British Open - Nick Matthew intent on being less desperate to win ‘at home’

Sheffield's Nick Matthew. Picture courtesy of PSA.

Sheffield's Nick Matthew. Picture courtesy of PSA.

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NICK MATTHEW heads to Hull for the British Open this week believing it to be the most wide-open draw in a number of years.

At 36, the Sheffield-born three-time winner is the oldest player in action this week, but that has not prevented him going into the ‘Wimbledon of squash’ on the back of some notable tournament triumphs elsewhere, including February’s British National Championships in Manchester – which he won for a record ninth time – and the recent Canary Wharf Classic in London.

It all bodes well for another success on home soil, particularly in his native Yorkshire, but the former world No 1, ranked fourth for this week’s event at the Airco Arena, is determined not to place too much pressure on himself, as he admits to having done in recent years.

“Maybe with the British Open being in Yorkshire for the last few years I’ve possibly put too much emphasis on it and been too desperate to do well in front of a home crowd,” said Matthew.

“But this year I’m trying to play it down a little bit as I think I may have forced it too much in previous years.

“I’ve had some good recent wins, but that’s coupled with a second-round exit at the Tournament of Champions in January.

“That is still fresh in my mind and gives me a good balance in that, while I know I’m playing well, I’m fully aware of how much of a knife-edge that form and confidence is on given what occurred in New York. It reminds me that it is not all plain sailing.”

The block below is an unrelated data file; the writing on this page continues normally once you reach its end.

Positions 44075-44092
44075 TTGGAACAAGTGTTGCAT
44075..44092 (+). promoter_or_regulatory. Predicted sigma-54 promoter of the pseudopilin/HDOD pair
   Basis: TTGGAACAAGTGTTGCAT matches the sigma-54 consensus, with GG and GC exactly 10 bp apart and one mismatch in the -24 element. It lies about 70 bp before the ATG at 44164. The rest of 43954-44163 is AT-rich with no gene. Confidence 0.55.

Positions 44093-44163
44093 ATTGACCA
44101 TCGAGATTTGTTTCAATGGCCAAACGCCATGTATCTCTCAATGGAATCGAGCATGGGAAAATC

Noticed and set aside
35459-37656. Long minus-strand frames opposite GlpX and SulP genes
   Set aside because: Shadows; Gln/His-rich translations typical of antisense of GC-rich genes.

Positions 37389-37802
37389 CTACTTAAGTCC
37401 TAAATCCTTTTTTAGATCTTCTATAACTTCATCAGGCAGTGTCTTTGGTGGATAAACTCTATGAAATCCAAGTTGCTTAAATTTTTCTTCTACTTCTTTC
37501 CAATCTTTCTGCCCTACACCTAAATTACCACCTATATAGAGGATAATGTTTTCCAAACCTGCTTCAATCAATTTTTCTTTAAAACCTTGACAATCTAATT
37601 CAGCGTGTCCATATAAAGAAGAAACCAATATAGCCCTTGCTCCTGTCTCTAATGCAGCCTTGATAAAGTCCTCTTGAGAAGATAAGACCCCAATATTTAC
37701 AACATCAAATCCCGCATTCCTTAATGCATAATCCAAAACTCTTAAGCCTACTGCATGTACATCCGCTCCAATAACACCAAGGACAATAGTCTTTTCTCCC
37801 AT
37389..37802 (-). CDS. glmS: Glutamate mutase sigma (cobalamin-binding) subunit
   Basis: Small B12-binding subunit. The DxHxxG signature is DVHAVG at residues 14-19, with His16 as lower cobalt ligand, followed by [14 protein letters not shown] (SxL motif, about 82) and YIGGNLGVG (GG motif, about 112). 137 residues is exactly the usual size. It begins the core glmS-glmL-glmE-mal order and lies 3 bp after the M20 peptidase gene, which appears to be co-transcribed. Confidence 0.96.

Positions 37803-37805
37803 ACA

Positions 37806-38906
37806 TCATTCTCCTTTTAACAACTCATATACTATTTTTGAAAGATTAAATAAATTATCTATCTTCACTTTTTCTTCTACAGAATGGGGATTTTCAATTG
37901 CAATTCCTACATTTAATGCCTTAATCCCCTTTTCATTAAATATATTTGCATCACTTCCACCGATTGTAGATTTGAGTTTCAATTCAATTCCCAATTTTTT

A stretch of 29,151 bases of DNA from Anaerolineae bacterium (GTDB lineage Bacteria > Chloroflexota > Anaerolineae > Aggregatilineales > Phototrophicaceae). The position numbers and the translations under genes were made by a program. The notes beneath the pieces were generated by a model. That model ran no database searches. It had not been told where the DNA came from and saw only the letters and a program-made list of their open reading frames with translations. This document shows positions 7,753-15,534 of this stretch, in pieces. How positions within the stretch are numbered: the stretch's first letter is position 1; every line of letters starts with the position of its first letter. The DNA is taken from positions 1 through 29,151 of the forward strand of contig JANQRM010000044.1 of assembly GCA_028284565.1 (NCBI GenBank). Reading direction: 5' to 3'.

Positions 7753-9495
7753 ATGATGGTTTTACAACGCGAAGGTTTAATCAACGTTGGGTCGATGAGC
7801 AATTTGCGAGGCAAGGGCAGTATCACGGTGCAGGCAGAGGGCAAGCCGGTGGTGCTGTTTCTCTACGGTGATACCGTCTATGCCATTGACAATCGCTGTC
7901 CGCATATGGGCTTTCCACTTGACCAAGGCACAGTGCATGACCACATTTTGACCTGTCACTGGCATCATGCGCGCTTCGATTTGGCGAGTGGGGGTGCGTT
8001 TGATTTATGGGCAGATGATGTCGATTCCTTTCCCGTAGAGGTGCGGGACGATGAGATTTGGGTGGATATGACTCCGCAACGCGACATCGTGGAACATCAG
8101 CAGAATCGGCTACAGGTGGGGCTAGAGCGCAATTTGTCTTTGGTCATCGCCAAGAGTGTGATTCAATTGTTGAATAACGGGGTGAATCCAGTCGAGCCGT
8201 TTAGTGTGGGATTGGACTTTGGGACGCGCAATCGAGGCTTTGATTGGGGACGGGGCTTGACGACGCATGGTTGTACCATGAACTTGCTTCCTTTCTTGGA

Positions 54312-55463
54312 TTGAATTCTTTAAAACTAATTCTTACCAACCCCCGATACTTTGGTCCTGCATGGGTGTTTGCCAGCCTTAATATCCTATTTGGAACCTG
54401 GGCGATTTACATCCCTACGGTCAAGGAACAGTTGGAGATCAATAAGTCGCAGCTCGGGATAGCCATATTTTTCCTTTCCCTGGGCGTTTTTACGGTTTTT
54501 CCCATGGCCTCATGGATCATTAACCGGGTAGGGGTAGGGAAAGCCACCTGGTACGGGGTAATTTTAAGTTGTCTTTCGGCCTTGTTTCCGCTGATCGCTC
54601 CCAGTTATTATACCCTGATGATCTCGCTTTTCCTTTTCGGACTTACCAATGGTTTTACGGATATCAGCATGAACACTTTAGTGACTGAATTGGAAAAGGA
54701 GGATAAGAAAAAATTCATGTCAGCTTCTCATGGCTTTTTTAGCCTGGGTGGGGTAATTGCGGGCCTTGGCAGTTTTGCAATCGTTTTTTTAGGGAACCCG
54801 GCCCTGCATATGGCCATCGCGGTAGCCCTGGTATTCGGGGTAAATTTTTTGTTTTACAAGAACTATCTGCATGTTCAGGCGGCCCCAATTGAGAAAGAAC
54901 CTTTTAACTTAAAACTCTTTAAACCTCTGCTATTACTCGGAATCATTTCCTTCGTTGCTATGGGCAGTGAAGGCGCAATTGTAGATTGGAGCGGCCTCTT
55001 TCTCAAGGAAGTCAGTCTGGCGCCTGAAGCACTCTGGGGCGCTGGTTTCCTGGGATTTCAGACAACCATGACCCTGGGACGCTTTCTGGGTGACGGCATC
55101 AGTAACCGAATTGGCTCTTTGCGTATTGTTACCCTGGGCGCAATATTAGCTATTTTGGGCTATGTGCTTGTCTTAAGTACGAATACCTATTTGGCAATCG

The Yorkshireman begins his quest tomorrow against former world No 5 from Spain, Borja Golan – currently ranked 21 in the PSA rankings and one of the toughest first-round draws imaginable in a strong field.

As usual, Matthew expects the higher seeds of Mohamed Elshorbagy, Gregory Gaultier and Ramy Ashour to pose a significant threat in East Yorkshire, but is also expecting a few surprises along the way.

“I just try to concentrate on my own section of the draw and see where that takes me,” he added.

James Willstrop - back up to No 6 in the world rankings. Picture courtesy of PSA.

James Willstrop - back up to No 6 in the world rankings. Picture courtesy of PSA.

“But the Tour is very interesting at the moment, and we’re seeing in every tournament different quarter-finalists and semi-finalists. You just can’t pick some of the results at the moment and no one player is dominating.

“That probably helps make this one of the more open draws for some time.”

Fellow Yorkshireman James Willstrop – back up to No 6 in the world – also gets his campaign started tomorrow when he takes on France’s Mathieu Castagnet.

In the women’s draw, Harrogate’s Jenny Duncalf faces Hong Kong’s Joey Chan.

You just can’t pick some of the results at the moment and no one player is dominating. That probably helps make this one of the more open draws for some time.

World No 4 and three-time British Open winner, Nick Matthew

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